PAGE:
Myth 6: Paying a seller directly will save you money.

This can be true in the rarest of cases. In the majority, however, this is just not accurate. A real estate agent will have access to information regarding comparable properties to make sure you’re paying the fair market value and prevent you from overpaying. A buyer's agent is also able to advise on professionals that can inspect for termites, structural damage, and other like problems before continuing to move forward in the transaction. If these things are noticed down the road, it may be too late and you’ll be saddled with costly repairs. You can also be open to liability issues if the legal paperwork required for a real estate transaction is not filled out correctly, potentially starting a chain reaction of costly legal endeavors moving forward. Keep in mind that the seller's agent is working for their best interests, not yours.

Myth 7: Selling a home yourself will save you money.

More often than not, FSBOs (For Sale By Owners) end up losing money that they could have had with the help of a real estate agent. Homes priced by the owners are often higher than their actual fair market value, with nostalgia factors and return on investments weighing heavily. This causes the property to sit on the market too long. Outside of the extreme amount of work it takes to sell a home, only an experienced real estate agent knows the surrounding market well enough to properly price and market your home. In addition, a real estate agent can expertly negotiate with buyers, handle paperwork, respond to buyer inquiries through the entire transaction, show the home, and so much more. Not only will you likely get more for your home than you would on your own when working with a real estate agent, but you’ll save ample time that would have otherwise been occupied by doing all the tasks handled by your agent.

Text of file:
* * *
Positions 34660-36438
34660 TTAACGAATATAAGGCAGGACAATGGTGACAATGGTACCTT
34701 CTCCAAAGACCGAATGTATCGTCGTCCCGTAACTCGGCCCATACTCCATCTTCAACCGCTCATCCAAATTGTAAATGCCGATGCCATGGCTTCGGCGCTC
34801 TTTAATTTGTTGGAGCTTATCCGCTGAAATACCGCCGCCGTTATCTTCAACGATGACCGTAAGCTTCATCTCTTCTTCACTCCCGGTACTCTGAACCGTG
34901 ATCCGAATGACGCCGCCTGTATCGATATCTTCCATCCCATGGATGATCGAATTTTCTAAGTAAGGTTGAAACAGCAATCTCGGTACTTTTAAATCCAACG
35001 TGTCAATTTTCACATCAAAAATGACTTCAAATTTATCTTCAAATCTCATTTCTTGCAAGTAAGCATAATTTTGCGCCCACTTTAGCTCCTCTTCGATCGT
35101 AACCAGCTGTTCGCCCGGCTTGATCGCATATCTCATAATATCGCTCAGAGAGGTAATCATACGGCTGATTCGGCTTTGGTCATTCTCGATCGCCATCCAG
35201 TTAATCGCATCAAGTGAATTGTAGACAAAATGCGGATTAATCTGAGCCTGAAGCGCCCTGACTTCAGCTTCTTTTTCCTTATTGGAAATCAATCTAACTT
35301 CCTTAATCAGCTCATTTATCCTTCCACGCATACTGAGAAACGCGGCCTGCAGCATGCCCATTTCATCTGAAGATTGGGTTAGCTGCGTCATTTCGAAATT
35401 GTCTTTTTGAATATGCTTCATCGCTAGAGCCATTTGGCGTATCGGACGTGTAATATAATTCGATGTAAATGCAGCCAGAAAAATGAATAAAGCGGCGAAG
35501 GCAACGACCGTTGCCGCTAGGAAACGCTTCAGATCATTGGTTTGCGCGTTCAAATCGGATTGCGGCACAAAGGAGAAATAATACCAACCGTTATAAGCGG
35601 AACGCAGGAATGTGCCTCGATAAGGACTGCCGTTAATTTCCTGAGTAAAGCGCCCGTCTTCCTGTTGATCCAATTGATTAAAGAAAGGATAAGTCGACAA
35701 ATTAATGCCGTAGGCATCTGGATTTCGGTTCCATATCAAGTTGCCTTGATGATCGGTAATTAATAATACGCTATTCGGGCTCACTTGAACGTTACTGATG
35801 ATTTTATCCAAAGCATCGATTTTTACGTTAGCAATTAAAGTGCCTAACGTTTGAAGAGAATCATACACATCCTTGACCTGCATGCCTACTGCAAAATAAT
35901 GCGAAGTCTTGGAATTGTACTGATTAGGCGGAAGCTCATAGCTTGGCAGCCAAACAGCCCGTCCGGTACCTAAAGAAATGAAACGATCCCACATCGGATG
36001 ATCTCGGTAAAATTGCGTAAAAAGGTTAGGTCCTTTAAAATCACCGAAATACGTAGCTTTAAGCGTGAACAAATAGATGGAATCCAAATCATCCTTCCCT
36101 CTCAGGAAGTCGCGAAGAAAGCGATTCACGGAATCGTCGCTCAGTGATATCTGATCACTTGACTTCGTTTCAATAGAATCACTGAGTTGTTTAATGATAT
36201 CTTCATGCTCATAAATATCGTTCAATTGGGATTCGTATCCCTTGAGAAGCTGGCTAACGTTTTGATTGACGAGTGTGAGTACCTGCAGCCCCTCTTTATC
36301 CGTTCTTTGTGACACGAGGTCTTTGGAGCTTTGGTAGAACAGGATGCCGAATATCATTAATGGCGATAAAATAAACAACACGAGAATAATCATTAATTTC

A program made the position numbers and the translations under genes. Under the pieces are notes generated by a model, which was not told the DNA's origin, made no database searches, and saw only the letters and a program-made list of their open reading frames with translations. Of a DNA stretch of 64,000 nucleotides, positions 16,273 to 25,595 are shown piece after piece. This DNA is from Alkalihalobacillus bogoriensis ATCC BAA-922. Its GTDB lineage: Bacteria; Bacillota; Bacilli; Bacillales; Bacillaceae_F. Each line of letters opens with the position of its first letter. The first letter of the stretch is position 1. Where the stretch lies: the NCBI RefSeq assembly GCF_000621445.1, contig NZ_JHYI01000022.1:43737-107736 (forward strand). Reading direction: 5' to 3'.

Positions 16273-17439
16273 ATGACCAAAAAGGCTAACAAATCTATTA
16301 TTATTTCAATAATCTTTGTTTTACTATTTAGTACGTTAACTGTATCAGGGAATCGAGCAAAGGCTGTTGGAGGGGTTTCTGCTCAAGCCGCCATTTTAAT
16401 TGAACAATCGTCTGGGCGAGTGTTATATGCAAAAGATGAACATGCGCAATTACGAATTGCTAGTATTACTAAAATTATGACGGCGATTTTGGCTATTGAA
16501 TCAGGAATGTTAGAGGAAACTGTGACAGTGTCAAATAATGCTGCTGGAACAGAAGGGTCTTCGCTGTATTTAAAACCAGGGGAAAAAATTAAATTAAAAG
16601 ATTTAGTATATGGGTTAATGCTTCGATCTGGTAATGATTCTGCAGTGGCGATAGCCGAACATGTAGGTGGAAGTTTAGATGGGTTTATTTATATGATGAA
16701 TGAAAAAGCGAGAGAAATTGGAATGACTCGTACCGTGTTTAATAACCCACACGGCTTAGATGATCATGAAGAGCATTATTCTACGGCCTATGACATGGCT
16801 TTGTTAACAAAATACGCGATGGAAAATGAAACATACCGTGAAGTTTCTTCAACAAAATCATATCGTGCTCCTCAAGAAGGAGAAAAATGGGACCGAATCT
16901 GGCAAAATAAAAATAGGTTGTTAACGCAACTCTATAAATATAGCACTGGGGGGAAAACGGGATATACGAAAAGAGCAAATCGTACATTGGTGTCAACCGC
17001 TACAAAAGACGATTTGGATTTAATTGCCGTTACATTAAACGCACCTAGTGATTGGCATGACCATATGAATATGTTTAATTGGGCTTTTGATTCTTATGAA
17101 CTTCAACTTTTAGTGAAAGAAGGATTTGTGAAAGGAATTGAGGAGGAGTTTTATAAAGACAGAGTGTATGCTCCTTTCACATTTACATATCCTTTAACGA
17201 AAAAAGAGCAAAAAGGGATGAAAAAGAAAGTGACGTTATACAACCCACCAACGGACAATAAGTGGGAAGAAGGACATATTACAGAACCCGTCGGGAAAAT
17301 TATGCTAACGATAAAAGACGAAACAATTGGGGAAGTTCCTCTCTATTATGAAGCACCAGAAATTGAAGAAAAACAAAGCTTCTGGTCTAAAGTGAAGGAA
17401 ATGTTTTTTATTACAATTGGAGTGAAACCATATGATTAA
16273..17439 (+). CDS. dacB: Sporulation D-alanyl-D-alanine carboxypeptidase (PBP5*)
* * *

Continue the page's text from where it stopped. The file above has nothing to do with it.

Myth 8: A listing agent can choose something about you that they don't like and use it as reason not to sell you a home.

Under Federal Fair Housing Laws, no one may discriminate against a person or party on the basis of familial status, race, color, national origin, religion, sex, or handicap/disability. Furthermore, one cannot: